Ardell Butterfield

Brief Life History of Ardell

When Ardell Butterfield was born on 28 September 1849, in Sidney, Kennebec, Maine, United States, her father, Joseph Butterfield, was 41 and her mother, Nancy Lowell Ward, was 43. She married Augustus Caiphas Stiles MD on 21 October 1867, in New Jersey, United States. She lived in Belgrade, Kennebec, Maine, United States in 1860 and Hammonton, Atlantic, New Jersey, United States in 1870. She died on 16 August 1912, in Ellenville, Ulster, New York, United States, at the age of 62, and was buried in Ellenville, Ulster, New York, United States.

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Family Time Line

Amariah Dudley Whittier
1849–
Ardell Butterfield
1849–1912
Marriage: 23 October 1876

Sources (10)

  • Ardell Stiles in household of Joseph Butterfield, "United States Census, 1870"
  • Ardell Butterfield, "Maine, Births and Christenings, 1739-1900"
  • Ardell Butterfield, "New Jersey, County Marriages, 1682-1956"

Spouse and Children

World Events (8)

1851 · First State to Attempt Prohibition

In 1851, Maine outlawed the sale of alcohol, allowing exceptions only for "medicinal, mechanical, and manufacturing purposes". This made Maine the first state to experiment with prohibition. Neal Dow, mayor of Portland, believed that alcohol was linked to slavery and was also convinced by the Christian temperance movement. Dow ran into problems later for his anti-immigration rhetoric against the Irish, and also for breaking his own prohibition laws; although not a designated "purchaser", Dow personally purchased alcohol to distribute to local doctors, violating a technicality. As the citizens turned against him, Dow eventually ordered soldiers to fire on protesters. This marked a sharp decline in Dow's political career, and the Maine Law was repealed by 1856. Aspects of the law would remain in tact, however, and ultimately paved the way for the 18th Amendment, which prohibited alcohol on the national level.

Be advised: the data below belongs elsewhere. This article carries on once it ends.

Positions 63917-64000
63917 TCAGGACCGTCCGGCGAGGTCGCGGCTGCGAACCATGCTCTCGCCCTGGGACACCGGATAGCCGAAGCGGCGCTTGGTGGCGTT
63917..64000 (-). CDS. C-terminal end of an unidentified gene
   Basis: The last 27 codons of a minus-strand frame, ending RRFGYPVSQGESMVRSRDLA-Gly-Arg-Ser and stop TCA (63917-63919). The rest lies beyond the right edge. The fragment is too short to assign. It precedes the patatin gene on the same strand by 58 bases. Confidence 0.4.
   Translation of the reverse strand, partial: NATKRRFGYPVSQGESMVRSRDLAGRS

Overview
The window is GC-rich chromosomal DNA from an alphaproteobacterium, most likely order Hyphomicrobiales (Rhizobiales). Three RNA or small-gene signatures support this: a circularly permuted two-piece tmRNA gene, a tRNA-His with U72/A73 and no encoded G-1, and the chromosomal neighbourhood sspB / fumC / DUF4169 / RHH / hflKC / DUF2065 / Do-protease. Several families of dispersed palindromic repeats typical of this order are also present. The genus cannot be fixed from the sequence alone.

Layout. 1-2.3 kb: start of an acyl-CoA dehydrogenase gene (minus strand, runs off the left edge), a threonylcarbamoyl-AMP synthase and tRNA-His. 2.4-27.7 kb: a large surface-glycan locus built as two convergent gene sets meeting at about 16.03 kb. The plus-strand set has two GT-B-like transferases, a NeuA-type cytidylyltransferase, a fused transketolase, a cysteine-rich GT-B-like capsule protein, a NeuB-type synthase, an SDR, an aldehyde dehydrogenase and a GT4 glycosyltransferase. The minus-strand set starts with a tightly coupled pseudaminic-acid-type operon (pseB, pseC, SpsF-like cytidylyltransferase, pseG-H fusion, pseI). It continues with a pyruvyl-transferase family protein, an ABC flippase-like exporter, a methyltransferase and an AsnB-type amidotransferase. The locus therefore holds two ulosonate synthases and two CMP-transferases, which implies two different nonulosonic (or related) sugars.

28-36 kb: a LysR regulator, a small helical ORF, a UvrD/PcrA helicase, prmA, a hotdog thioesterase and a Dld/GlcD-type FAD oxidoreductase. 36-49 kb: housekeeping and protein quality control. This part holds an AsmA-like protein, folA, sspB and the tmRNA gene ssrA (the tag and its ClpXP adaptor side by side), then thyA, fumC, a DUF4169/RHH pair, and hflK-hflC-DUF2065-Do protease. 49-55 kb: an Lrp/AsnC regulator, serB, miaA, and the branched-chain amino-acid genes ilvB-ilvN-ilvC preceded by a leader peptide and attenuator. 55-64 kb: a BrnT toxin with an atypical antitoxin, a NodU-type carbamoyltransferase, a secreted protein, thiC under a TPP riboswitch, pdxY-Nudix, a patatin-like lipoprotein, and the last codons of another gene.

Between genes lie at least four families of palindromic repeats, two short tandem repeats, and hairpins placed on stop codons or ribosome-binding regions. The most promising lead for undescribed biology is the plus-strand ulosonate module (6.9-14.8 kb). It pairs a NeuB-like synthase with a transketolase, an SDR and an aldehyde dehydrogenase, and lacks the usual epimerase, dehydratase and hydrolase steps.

1863

Abraham Lincoln issues Emancipation Proclamation, declaring slaves in Confederate states to be free.

1866 · The First Civil Rights Act

The first federal law that defined what was citizenship and affirm that all citizens are equally protected by the law. Its main objective was to protect the civil rights of persons of African descent.

Name Meaning

English: habitational name from Butterfield (Yorkshire) or from any of several other minor places with the same name. The name is derived from Old English butere ‘butter’ + feld ‘field’ or ‘open country’.

History: Benjamin Butterfield came to Massachusetts Bay Colony in 1638. John Butterfield (1801–69) was born in Berne, NY, and founded an express company that merged with other companies to form the American Express Company (1850).

Dictionary of American Family Names © Patrick Hanks 2003, 2006.

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